Tuesday, 28 October 2008

Why This Step-Motherly Treatment For Polygamy?

As India intensively debates the demand for decriminalisation of homosexuality, there is growing consensus everywhere that two consenting adults ought to have the freedom to do almost anything they like as long as they don't harm anyone else. In most Western countries homosexuality is not a crime and homosexuals have the right to marry or enter into civil partnerships. Whilst this is encouraging, I find it surprising that a a similar debate is totally lacking with respect to polygamy. In my opinion, if two consenting adults can do what they like in the privacy of their bedrooms and beyond, three or four or more consenting adults should have a similar right.

Polygamy is a generic term used to describe a situation where an individual (male or female) has multiple spouses. When a man has many wives or partners, it is called Polygyny. When a woman has many husbands or partners, it is called polyandry. Among organised religions, only Judaism and Christianity have strict prohibitions against having more than one spouse. Polygyny is most common among Muslims who have religious sanction for this practice. Polyandry is a lot less common, especially in the modern world. In India it used to be practised on a large scale among matriarchal tribes such as the Khasis of Meghalaya and matrilineal communities like the Nairs and Menons of Kerala. Recently I read a CNN news item regarding the practice of polyandry in Himachal Pradesh.

It is not only among Muslims that you see polygyny being practised. The US has the Mormons or the Church of Jesus Christ of Latter Day Saints who used to practice polygyny on a large scale. Some of them still do.

The ban on polygamy is enforced through the criminalisation of bigamy and adultery. A person commits bigamy when he or she undergoes a marriage ceremony when already married. Section 494 of the Indian Penal Code penalises a person who undergoes a marriage ceremony whilst having a having a living husband or wife, with imprisonment of up to seven years. If the spouse in the second marriage was unaware of the first marriage, the punishment is higher (imprisonment of up to ten years) under Section 495.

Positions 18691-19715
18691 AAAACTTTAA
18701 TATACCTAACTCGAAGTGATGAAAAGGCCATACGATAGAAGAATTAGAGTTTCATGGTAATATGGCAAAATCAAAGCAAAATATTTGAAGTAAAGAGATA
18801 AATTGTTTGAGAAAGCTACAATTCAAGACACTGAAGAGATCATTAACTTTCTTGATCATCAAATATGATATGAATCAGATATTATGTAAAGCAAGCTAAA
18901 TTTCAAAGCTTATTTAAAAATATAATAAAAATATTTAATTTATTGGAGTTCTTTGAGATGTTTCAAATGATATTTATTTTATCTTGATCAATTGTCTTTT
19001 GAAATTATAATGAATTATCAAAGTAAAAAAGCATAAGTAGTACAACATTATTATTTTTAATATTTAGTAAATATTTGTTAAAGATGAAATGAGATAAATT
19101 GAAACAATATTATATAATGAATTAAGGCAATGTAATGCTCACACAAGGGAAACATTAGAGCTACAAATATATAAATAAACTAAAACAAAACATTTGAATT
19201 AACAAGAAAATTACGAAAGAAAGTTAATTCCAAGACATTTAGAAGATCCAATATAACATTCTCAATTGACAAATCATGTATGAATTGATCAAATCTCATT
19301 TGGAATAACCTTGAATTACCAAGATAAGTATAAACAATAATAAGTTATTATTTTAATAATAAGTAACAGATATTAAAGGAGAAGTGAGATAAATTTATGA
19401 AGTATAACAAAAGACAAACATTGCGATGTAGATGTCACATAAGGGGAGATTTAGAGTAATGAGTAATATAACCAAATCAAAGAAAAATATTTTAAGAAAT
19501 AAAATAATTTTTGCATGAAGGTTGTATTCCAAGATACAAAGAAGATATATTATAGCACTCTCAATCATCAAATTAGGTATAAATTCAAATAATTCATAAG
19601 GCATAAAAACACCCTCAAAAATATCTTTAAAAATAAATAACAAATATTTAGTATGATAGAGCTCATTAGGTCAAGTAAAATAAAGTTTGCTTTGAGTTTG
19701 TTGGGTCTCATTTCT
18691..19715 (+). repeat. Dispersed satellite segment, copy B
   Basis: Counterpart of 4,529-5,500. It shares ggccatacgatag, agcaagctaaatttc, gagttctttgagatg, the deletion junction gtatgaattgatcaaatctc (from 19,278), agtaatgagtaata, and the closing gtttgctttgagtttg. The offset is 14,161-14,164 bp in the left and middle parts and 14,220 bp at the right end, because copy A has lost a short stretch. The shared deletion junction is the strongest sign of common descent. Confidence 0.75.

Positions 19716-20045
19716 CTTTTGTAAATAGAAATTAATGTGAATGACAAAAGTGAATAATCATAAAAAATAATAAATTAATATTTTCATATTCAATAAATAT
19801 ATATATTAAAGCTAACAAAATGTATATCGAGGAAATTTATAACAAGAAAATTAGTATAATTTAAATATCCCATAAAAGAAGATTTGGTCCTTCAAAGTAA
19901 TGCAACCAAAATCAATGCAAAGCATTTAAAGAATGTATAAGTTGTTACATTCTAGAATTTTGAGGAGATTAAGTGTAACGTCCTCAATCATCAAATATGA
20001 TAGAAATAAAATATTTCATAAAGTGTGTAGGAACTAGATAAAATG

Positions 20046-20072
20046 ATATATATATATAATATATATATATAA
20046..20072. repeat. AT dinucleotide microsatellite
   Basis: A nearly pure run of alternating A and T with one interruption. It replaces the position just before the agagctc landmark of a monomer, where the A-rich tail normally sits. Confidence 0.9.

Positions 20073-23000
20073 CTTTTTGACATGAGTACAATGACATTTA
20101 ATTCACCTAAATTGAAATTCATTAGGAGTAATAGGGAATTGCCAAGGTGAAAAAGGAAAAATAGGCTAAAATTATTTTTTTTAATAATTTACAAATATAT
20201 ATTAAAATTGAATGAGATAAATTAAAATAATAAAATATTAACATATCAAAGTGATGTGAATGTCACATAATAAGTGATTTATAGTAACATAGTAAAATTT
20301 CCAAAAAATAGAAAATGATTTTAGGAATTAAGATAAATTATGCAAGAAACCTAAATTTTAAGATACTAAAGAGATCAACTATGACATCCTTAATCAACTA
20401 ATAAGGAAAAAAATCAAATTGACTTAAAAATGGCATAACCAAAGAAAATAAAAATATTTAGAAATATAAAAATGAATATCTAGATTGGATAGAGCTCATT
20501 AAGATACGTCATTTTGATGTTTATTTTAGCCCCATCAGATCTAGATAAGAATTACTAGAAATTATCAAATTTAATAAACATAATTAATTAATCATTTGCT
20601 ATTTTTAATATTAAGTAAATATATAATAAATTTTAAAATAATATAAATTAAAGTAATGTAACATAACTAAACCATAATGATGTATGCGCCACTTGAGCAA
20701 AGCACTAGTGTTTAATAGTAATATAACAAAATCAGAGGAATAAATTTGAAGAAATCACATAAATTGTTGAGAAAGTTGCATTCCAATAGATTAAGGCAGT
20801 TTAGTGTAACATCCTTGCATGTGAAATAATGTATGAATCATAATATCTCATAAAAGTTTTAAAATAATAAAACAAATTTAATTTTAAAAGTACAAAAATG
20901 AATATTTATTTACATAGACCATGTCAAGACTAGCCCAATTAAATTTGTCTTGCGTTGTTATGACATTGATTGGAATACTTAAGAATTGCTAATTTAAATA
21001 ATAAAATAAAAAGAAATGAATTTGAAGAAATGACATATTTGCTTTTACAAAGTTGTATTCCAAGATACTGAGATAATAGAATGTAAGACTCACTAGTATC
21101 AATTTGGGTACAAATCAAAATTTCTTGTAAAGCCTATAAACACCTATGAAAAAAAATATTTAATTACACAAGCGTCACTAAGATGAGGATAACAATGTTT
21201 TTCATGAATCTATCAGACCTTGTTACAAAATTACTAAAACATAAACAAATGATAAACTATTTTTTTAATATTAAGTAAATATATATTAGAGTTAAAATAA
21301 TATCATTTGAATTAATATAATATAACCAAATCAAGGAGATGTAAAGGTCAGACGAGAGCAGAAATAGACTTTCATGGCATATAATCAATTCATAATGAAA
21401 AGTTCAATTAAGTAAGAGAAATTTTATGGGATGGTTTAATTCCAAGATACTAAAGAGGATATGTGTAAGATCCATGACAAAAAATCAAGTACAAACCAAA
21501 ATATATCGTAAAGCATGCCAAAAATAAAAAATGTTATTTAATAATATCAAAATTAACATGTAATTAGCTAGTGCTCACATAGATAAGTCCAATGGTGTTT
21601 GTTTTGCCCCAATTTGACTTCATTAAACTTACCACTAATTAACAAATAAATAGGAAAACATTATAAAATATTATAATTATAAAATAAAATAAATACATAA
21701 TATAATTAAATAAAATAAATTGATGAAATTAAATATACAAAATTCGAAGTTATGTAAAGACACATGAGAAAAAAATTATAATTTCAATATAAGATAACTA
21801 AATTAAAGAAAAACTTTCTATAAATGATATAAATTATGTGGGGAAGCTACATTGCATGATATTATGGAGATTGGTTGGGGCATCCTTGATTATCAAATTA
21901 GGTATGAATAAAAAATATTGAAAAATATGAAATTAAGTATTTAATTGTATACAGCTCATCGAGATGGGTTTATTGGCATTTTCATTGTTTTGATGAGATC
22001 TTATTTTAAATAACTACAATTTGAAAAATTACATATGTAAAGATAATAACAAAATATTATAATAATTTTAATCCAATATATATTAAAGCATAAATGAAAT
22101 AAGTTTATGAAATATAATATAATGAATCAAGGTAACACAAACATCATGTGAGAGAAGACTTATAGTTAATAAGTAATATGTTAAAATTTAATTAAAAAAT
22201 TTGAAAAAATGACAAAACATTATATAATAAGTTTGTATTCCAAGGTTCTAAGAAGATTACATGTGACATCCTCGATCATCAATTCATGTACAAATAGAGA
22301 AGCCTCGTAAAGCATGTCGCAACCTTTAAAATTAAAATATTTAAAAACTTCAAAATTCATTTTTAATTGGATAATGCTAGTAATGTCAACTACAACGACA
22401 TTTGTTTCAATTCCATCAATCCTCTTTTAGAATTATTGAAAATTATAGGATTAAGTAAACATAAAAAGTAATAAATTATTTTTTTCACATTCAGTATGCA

Section 497 of the Indian Penal Code says that “Whoever has sexual intercourse with a person who is and whom he knows or has reason to believe to be the wife of another man, without the consent or connivance of that man, such sexual intercourse not amounting to the offence of rape, is guilty of the offence of adultery, and shall be punished with imprisonment of either description for a term which may extend to five years, or with fine, or with both. In such case the wife shall be punishable as an abettor.” In other words, only a man can be guilty of adultery and then only if his lover is a married woman. The woman in the adulterous relationship will only be guilty of abetting the offence of adultery. The offence of adultery, as defined in the Indian Penal Code, is meant to protect married men from other men who may steal the affections of their wives.

Now consider this scenario. A married man or woman has an affair outside his or her marriage. The parties in the illicit relationship don't bother to get married. In any event such a marriage will be void and so unless there are religious reasons, there is no incentive in going through a marriage ceremony for a second time. Is there any offence being committed in this example? No, not unless a married woman is having an affair outside her marriage, in which case her lover will be guilty of adultery.

Therefore, the criminalisation of bigamy prevents married people from registering relationships they may be involved in outside their marriage, but does not actually prevent the relationship (unless it amounts to adultery). In my opinion, polygyny and polyandry ought to be legalised, just as homosexuality ought to be decriminalised and homosexuals given the right to have a civil partnership. Every marriage and civil partnership must be registered and the register should be available to the general public for inspection and accessible through the internet. Bigamy and adultery should not be criminal offences, though they should be a ground for divorce. Just as a spouse whose partner cheated on him or her can get a divorce, a spouse whose partner contracts a second marriage should be able to get an immediate divorce. A person who got married without knowing about his partner's first marriage should be able to get compensation for fraud. Criminal law should have no place in the bedrooms of consenting adults.

It may be argued that if polygamy were to be legalised, polygyny will become common, considering the weaker position women occupy in Indian society, whilst polyandry will only take place in poor communities where there is a scarcity of resources. This is a feasible argument, but I believe the answer lies in empowering women by educating them etc. and not in interfering in what consenting adults do.


Jo said...

Nice post Vinod. I hope this will lead to a good discussion on the topic.

princemyshkin said...

Interesting arguments Vinod, I am sending this off to a couple of e-groups that I am part of. Just wanted to point out that polyandry was fairly common amongst some ezhava and dalit castes in Kerala as well, where brothers married one woman. Amongst Nairs, it is not really polyandry as the women could not co-habit with more than one man at a time in practice.